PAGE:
During World War II, Lt. Commander Butch O’Hare served as a fighter pilot on the aircraft carrier Lexington in the South Pacific. On February 20, 1942, his entire squadron was sent on a mission. Once airborne, he noticed someone had neglected to top off his fuel tank. This meant he would not have enough fuel to complete his mission and return to the ship. He was ordered to return to the carrier and reluctantly headed back to the fleet. On his way back a horrified O’Hare discovered a squadron of Japanese bombers approaching the defenseless American Fleet. He couldn’t reach his squadron in time to bring them back, nor could he warn the fleet of the approach danger. Putting aside all thoughts of personal safety, he single-handedly attacked the Japanese planes. He fired at as many planes as possible, breaking up their formation and downing five enemy bombers. After his ammunition was spent, he continued to dive at the planes, hoping to clip off a wing or tail. He was desperate to keep the attackers from the fleet. Finally, the exasperated Japanese squadron broke off the engagement and headed for home. For this action he became the Navy’s first air ace of World War II and the first navy aviator to win the Congressional Medal of Honor. A year later he was killed in action at age 29. Chicago’s O’Hare Airport was named in his honor. A Hellcat fighter like the one he flew is hanging from the ceiling in the concourse.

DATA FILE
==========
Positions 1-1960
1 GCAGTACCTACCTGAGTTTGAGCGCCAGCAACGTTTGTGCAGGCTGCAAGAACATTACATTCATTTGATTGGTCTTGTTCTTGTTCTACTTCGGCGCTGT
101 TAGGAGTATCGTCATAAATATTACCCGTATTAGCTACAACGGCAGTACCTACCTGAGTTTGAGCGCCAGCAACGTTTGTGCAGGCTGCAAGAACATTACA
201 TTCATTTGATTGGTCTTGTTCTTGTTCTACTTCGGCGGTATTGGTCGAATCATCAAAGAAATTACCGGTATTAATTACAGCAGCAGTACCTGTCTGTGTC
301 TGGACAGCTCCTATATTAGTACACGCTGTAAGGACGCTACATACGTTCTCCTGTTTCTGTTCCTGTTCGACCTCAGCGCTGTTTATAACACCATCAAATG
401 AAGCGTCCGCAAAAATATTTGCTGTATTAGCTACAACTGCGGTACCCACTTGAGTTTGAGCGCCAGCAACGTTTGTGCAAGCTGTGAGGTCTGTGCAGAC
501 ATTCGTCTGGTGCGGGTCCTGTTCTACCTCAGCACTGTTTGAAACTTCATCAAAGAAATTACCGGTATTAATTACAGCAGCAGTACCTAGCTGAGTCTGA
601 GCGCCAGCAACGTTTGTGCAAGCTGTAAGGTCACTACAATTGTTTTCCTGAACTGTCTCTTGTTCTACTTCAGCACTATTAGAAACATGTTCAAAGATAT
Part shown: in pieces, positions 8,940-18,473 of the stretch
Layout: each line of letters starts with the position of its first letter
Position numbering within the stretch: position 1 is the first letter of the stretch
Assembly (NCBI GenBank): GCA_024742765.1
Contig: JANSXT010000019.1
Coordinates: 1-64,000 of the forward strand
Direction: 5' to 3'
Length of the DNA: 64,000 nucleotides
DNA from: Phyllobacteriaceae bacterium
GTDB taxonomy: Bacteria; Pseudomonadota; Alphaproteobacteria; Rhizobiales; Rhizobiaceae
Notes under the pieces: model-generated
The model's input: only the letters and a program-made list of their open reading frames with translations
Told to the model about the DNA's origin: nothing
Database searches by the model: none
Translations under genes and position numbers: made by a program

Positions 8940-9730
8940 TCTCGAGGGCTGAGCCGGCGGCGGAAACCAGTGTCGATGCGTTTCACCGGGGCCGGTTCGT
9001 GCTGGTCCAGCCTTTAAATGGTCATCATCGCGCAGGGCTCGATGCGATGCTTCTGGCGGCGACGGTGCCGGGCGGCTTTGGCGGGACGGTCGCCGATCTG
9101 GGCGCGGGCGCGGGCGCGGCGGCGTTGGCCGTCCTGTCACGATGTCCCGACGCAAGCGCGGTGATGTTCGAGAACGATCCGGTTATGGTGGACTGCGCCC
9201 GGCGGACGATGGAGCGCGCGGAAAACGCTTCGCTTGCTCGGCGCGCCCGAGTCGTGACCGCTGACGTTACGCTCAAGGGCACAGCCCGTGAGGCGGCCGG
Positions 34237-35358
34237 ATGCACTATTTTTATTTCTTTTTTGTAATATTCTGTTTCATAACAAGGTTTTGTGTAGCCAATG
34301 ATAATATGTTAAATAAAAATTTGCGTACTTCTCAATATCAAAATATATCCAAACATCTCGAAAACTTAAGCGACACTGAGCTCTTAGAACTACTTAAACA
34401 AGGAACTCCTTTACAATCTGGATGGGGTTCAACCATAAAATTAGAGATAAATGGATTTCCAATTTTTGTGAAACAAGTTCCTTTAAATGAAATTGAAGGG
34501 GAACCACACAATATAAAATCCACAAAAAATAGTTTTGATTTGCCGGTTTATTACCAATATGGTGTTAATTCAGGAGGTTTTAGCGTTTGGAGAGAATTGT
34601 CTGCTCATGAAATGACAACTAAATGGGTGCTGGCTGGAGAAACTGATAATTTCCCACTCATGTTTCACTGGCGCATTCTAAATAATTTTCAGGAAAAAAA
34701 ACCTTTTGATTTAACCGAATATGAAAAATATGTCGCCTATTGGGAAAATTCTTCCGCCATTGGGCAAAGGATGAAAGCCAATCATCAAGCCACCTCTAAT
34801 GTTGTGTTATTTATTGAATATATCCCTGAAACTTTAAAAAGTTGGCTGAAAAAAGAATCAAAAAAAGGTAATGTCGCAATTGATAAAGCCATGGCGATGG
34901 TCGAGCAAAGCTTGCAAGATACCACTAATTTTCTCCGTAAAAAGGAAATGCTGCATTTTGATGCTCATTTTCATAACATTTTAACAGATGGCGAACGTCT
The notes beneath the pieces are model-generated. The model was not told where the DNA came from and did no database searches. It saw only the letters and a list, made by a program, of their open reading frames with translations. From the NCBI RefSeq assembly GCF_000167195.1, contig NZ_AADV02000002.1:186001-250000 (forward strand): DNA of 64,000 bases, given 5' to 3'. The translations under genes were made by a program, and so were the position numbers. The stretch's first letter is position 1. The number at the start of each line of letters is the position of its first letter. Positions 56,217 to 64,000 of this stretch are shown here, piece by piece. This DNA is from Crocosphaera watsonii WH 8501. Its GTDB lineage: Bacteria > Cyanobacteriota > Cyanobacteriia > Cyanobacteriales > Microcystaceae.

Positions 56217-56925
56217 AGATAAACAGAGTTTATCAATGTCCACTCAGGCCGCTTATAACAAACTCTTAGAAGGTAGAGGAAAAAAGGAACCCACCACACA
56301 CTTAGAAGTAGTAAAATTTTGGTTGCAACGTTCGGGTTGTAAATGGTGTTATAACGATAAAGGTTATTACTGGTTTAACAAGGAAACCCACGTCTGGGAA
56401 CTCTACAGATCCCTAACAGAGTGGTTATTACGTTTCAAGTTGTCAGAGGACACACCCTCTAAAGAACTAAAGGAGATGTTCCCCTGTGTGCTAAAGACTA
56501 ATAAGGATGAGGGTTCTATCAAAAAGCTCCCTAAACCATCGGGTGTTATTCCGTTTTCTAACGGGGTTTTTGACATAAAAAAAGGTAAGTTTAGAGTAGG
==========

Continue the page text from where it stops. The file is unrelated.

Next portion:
Some years earlier, another Chicagoan was known for less honorable exploits. Al Capone was notorious for bootlegging, prostitution and murder. Capone had a very skilled lawyer named Easy Eddie who kept big Al out of trouble. He was so good at it, Capone gave him big money and a large estate complete with live-in help. Eddie lived the high life with little concern for the atrocities that paid for it. Eddie had a son who he cherished dearly. He saw to it that his son had the best of everything. Despite the way he made a living, Eddie wanted his son to have strong moral values and to be a better man than himself. Two things that Eddie could not pass on to his son were a good name and a good example. Eddie realized these two things were more important than all the wealth he could lavish on him. One day, Eddie went to the police and decided to testify against Capone. He knew the cost would be great, but it was worth it to him. He wanted to give his son a good name, to rectify all the wrong he had done. Within the year, Eddie was shot dead in the street. He had given his son his greatest gift at the greatest cost. Butch O’Hare was Easy Eddie’s son.